Far-Infrared Emission from Sgr A*
The emission stemming from the immediate surroundings of the Galactic Center Black hole Sgr A* has been observed in many parts of the electromagnetic spectrum. At wavelengths longer than 5 µm the earth's atmosphere is becoming increasingly in-transparent, which makes earth-bound far-infrared observations impossible. For this reason, we use the MPE built camera PACS on board the Herschel space telescope to observe the Galactic Center at 100 and 160 µm in von Fellenberg et al. 2018. Our observations reveal in unprecedented spatial resolution a warm dust structure, which warps around central region of the milkyway, the Circum Nuclear Disk (CND).
However, the bright emission from the CND complicates observations of the black hole: The faint emission from the electrons in the accretion flow of Sgr A* are completely outshone by the CND rendering a direct detection impossible. In order to reveal the black hole, we make use of a trick called differential photometry: The bright thermal emission from the CND is constant, whereas the emission of black hole's accretions flow varies in time. We thus subtract the median images of our observations and correct several artifacts which then reveals the variable flux of the black hole. This allows us to obtain the first upper and lower limits on spectral energy distribution (SED) at 160 and 100 µm.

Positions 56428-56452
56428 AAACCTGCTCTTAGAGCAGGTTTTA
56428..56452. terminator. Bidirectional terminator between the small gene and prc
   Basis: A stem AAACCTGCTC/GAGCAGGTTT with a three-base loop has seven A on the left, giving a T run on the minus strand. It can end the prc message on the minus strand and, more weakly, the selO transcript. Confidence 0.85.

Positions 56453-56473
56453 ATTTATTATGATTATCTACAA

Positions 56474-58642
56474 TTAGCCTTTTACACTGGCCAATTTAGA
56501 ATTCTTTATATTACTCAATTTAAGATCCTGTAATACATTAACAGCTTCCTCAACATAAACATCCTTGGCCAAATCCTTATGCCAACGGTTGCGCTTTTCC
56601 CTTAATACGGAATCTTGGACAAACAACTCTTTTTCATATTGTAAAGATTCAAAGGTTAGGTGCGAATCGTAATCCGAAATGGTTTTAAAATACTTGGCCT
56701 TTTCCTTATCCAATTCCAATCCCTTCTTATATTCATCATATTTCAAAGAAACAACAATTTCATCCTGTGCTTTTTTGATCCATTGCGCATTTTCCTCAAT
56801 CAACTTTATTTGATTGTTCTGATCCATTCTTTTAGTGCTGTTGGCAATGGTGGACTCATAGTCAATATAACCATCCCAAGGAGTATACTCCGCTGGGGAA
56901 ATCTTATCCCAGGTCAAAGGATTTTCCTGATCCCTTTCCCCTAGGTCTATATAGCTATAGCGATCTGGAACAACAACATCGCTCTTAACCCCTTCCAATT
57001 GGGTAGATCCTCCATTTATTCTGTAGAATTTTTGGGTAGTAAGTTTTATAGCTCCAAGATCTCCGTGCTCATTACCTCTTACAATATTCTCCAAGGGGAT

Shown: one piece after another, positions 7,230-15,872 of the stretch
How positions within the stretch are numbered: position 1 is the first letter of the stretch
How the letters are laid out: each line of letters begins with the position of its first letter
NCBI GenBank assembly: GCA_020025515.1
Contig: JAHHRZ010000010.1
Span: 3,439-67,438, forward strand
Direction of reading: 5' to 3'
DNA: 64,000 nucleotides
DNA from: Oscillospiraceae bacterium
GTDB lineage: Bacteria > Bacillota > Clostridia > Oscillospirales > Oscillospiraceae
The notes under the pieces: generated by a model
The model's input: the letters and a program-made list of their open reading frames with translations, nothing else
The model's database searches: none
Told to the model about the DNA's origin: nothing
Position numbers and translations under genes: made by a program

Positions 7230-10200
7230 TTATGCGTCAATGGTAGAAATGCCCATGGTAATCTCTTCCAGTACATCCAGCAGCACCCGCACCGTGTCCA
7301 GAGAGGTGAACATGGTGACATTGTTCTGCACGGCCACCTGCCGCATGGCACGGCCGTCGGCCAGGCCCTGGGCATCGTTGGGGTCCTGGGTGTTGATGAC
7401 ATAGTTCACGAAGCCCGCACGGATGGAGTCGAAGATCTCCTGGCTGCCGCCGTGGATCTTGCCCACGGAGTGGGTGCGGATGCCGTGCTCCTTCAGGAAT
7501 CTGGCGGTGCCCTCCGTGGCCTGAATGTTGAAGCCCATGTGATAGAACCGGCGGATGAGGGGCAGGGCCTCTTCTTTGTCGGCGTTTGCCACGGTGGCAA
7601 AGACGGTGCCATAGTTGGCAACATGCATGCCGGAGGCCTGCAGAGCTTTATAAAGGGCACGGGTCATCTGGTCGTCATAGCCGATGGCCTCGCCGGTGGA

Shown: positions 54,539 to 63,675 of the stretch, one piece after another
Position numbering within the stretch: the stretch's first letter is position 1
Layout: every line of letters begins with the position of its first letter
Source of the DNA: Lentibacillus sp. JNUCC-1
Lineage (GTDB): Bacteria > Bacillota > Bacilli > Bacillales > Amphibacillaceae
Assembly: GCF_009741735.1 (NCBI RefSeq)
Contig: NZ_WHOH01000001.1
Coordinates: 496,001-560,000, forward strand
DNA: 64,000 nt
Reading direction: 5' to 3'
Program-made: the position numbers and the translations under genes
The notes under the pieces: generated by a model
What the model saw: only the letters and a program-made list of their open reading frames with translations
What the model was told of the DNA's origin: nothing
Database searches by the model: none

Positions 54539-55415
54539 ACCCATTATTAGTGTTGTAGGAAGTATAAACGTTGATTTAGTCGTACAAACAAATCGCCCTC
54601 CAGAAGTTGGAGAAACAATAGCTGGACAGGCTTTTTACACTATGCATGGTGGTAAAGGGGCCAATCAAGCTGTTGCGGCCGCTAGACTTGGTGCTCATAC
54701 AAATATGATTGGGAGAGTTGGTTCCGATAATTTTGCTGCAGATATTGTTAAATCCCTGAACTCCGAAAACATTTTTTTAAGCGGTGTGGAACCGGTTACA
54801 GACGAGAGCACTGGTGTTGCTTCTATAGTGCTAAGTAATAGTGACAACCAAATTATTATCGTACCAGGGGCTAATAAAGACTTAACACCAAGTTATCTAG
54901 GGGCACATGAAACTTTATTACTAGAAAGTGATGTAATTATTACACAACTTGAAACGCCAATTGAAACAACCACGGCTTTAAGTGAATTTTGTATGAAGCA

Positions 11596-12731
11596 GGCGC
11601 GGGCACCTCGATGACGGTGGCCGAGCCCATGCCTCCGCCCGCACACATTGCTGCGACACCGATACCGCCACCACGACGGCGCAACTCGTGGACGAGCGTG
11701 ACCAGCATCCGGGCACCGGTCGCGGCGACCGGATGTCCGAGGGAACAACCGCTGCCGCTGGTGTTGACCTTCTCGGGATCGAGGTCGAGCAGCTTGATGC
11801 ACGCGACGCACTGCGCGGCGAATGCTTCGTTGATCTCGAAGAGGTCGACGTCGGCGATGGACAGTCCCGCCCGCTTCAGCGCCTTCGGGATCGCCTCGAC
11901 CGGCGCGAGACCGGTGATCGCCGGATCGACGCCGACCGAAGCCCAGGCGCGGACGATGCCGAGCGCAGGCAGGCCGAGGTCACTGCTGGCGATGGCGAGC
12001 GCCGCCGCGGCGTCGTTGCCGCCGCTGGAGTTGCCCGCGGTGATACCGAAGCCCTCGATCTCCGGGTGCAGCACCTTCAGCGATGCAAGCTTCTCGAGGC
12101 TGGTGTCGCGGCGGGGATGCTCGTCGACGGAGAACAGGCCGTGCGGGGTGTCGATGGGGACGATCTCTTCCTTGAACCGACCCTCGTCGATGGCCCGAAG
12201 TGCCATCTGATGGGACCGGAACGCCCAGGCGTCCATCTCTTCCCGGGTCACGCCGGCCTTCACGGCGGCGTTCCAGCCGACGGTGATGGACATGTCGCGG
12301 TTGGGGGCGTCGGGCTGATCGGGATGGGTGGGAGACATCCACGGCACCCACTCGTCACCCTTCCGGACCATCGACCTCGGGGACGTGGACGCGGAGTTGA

Comparing the updated SED with the emission from simple one zone models of the accretion flow, we find that solutions with broad peaks better match the modern sub-mm and far infrared observations. Such broad solutions have a higher electron temperature (Te ≈ 1011K) than previously thought and are mostly optically thin at 230 GHz. In contrast to the more pointed older models (e.g. Yuan et al. 2003, Dexter et al. 2010), the peak at 1-3 THz is set by the critical frequency of synchrotron emission and not the transition from optically thin to optically thick synchrotron emission. This sets an interesting stage for the upcoming direct imaging efforts of the EHT collaboration, which aim at resolving the event horizon scale structure of the Galactic Center Black Hole Sgr A*.